First seen in the Colorado Springs Indy
Marsha Brewer’s fifth wheel has been sitting on her and her husband Jim’s ranch in Yoder for the last month, detailed and ready to quarantine him if he comes home from prison. But now she says she’s selling it, though she hasn’t lost hope that Jim will still be released from Sterling Correctional Facility. He is 72 years old, and it’s the site of Colorado’s largest and deadliest COVID-19 outbreak in a prison, with three fatalities.
Jim was charged in 2015 with sexual assault against a minor. He entered a plea deal and was then resentenced to prison in 2018 after a judge ruled that he hadn’t completed court-authorized treatment. He was evaluated in 2018 as being at low risk for reoffending, according to documents provided by Marsha, but a judge sentenced him to two years to life
Since March, Marsha says her husband has had more than three cellmates, including one who tested positive for COVID-19, despite Centers for Disease and Control and Prevention (CDC) guidance that at-risk inmates should be alone in a cell. Jim, an Air Force veteran and a rancher who Marsha calls a “horse whisperer,” is high-risk due to his age and a previous heart attack. He has not tested positive for the virus, but Marsha is still terrified that he will catch it — and, she says, so is he.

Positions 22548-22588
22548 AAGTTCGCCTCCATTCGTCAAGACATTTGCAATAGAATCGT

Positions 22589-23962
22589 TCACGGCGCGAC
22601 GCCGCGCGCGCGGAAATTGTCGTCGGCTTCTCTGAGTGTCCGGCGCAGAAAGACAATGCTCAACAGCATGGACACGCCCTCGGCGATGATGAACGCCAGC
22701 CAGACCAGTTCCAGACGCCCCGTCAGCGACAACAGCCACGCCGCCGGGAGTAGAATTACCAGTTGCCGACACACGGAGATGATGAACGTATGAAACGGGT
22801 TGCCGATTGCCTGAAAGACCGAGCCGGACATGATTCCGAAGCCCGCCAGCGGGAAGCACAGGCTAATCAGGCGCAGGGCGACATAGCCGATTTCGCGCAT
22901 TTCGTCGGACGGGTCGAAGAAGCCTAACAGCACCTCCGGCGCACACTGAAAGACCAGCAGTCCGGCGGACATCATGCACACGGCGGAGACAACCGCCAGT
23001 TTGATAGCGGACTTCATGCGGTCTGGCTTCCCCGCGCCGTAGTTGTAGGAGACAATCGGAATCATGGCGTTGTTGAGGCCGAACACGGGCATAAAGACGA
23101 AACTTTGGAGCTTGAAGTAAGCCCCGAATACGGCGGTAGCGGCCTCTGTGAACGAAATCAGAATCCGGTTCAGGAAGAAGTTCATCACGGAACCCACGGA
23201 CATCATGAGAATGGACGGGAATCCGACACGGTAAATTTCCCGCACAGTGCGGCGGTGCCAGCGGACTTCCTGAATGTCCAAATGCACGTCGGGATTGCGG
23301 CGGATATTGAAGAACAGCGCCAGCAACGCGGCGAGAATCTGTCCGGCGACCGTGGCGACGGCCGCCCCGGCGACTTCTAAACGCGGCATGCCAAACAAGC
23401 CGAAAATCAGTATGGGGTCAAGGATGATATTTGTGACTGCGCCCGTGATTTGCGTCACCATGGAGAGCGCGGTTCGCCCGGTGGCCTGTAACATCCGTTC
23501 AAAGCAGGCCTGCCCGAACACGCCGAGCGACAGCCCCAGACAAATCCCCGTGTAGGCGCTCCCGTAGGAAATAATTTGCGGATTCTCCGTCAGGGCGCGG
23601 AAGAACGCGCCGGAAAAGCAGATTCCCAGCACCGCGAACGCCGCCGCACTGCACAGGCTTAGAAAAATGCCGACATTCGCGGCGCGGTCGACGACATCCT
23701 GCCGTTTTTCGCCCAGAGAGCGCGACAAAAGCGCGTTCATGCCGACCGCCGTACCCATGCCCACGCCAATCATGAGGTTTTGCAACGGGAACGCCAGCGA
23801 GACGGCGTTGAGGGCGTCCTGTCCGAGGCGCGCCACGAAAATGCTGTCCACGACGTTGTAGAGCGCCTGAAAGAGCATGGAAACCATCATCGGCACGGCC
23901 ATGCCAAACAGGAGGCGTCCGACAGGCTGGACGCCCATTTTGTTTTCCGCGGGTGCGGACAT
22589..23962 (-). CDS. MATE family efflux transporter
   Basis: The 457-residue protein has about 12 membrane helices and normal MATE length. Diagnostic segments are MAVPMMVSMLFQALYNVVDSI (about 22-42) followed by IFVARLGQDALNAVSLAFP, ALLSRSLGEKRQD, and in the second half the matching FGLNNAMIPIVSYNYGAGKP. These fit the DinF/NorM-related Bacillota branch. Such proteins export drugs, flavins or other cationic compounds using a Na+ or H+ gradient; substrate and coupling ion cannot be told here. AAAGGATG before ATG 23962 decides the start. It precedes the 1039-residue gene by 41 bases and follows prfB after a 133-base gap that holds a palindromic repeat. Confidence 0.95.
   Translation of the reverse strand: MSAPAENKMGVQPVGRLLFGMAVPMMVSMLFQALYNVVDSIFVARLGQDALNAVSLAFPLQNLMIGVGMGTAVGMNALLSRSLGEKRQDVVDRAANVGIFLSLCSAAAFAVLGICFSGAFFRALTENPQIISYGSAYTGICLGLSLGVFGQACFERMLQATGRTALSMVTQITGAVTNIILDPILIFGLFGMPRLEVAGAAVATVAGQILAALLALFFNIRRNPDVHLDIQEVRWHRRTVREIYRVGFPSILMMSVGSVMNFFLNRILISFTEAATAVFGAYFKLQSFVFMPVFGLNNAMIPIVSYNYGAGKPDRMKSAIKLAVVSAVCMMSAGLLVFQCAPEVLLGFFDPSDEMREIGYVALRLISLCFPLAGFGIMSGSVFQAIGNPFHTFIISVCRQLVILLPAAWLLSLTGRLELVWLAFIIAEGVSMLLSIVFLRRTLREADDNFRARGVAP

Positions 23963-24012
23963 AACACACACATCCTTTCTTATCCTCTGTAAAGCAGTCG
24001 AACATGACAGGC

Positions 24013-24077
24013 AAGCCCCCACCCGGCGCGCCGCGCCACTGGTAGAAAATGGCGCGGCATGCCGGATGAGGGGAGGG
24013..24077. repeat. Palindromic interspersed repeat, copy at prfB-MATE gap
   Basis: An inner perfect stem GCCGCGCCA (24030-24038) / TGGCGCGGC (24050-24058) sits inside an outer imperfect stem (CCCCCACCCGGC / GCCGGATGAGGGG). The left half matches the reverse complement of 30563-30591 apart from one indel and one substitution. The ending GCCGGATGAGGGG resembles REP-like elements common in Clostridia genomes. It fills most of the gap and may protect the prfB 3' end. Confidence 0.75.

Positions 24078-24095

Despite the falling number of novel coronavirus cases in the state, the American Civil Liberties Union of Colorado, a legal advocacy group, is pushing the governor and the Colorado Department of Corrections (CDOC) to release vulnerable and elderly people, like Marsha’s husband, from state prisons and jails. The facilities are ripe for viral outbreaks, and Gov. Jared Polis didn’t extend a March executive order allowing special parole applications for low-risk inmates who were at high risk for infection. Marsha says Jim was denied twice for special needs parole, awarded to people who have underlying medical risks or were close to their parole date.
The CDOC’s population has dropped by 11.4 percent since March, but only 310 of those 2,200 people were released due to Polis’ expired executive order. The rest were released through normal processes. This led to an increase in the number of beds available — a 19.3 percent vacancy rate in August compared to last year’s 1.8 percent during the same month. But those advocating for the release of people inside, such as the ACLU, say the measures are still not enough to save lives.
According to data aggregated by The Marshall Project, a national criminal justice-focused news outlet, nearly 1,000 inmates have died from COVID-19 nationwide. The top 15 COVID-19 outbreaks in America are in jails or prisons, and the three biggest COVID-19 outbreaks in Colorado have been in a jail or prison. The state’s worst outbreak, where Jim is incarcerated, happened this spring.